The idea of drinking pomegranate juice to lower cholesterol is beginning to get support in medical communities, such as the Mayo Clinic. When answering a question for a reader on MayoClinic.com, medical expert Thomas Behrenbeck, M.D. stated that fruit juices, like pomegranate, contain antioxidants that may help protect your heart by reducing low-density lipoprotein, or LDL, cholesterol. The Mayo Clinic also reports that the pomegranate has more of the lipid fighting antioxidant polyphenol than other forms of fruit.
When purchasing pomegranate juice, check the label of the juice drink you select. Look for pure pomegranate juice that is not from concentrate and does not contain fillers, chemicals or extra sugar additives. According to the Mayo Clinic, more sugar adds calories, which is counter-productive to improving heart health.
Drink one glass of the pure pomegranate juice in the morning with breakfast. If it is your habit to drink a glass of orange or grapefruit juice every morning, substitute the pomegranate. Try the juice instead an extra cup of coffee. If counting calories, add the juice to your daily tally.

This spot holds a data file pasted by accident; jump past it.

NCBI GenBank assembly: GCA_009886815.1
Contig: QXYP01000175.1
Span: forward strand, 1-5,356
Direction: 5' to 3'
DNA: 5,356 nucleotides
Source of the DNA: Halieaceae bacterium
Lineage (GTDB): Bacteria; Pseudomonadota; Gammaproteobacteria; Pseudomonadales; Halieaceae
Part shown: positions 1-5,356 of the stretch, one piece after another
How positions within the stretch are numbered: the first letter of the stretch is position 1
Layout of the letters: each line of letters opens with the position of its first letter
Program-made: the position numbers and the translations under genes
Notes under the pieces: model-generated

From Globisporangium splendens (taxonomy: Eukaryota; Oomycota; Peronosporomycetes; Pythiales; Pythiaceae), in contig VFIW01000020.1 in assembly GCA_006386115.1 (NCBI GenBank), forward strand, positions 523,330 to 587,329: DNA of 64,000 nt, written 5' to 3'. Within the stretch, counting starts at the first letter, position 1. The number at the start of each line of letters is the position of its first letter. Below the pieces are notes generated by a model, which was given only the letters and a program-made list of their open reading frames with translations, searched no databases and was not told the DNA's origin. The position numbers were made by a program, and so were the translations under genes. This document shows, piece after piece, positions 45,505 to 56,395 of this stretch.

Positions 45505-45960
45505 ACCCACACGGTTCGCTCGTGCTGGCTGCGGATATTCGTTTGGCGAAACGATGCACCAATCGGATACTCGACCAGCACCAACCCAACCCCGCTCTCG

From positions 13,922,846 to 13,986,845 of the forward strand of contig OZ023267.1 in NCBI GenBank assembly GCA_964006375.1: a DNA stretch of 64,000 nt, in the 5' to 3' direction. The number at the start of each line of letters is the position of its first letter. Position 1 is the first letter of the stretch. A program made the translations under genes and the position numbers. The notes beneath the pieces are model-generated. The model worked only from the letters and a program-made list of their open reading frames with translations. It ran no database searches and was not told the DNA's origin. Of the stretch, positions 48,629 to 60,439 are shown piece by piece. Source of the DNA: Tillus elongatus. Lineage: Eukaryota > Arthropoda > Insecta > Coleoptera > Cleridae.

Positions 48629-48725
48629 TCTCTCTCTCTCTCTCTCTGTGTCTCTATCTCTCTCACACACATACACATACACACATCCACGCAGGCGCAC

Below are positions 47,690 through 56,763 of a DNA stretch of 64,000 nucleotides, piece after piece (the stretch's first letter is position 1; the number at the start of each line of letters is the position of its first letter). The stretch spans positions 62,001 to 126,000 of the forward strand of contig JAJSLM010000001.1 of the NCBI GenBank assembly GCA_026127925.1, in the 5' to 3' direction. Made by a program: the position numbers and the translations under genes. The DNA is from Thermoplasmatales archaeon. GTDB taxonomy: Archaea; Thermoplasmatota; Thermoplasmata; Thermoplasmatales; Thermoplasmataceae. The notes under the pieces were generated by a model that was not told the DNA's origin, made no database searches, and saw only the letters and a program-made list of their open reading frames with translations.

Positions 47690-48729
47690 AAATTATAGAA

Prepare a glass of pomegranate juice as a snack. Use the juice to perk up mid morning or in the afternoon instead of a piece of fruit.
Add pomegranate juice to recipes that call for fruit juice. The taste of pomegranate juice is different than other juices, so this will require some trial and error. Start with deserts that use fruit juice. If preparing a recipe that has 1 cup of orange juice, try using pomegranate instead. Cold recipes may be better than cooked items since no research has established if heating will affect the antioxidant properties of the juice.
There is no measure of how much juice you should drink to lower cholesterol. Start with one glass a day and add one more over time. Since juice has sugar and calories, it is better not to over consume.
Dr. Behrenbeck suggested in his article for The Mayo Clinic that you talk to your doctor before adding pomegranate juice to your diet. This is especially necessary if taking a prescription drug or if on a restricted diet. Even pure pomegranate juice will increase your blood glucose level. It may also interfere with some drugs. Overall, pomegranate juice is a safe choice, but if you have a medical condition it is best to talk to your doctor before making any dietary changes.
- National Center for Biotechnology Information (NCBI): Cholesterol-Lowering Effect of Concentrated Pomegranate Juice Consumption in Type II Diabetic Patients with Hyperlipidemia
- MayoClinic.com: High Cholesterol: Pomegranate juice: Can It Lower Cholesterol?
- California Rare Fruit Growers, Inc: Pomegranate